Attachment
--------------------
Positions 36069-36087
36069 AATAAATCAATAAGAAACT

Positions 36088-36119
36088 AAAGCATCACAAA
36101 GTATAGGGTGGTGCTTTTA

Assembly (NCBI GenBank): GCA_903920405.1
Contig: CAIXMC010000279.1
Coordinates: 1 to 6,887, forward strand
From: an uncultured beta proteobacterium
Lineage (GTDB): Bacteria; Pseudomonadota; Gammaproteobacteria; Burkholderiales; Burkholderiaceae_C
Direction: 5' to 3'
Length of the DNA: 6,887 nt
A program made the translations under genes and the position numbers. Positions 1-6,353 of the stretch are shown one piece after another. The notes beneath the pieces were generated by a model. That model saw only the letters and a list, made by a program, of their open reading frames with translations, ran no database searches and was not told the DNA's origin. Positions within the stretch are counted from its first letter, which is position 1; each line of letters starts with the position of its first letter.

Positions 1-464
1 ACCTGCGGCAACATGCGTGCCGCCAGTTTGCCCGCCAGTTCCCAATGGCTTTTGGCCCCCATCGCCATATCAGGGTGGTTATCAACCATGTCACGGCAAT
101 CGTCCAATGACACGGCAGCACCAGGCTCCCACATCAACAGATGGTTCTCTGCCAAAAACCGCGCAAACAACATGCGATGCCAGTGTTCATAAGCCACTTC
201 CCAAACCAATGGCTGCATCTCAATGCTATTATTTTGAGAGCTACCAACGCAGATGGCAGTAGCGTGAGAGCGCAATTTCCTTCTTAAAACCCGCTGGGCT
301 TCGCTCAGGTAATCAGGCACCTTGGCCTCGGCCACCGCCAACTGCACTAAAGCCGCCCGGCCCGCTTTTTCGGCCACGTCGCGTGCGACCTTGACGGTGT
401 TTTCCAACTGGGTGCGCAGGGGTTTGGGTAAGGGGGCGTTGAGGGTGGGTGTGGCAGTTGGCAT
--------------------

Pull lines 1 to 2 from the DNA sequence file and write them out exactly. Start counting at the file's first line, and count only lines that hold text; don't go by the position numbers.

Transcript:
Positions 36069-36087
36069 AATAAATCAATAAGAAACT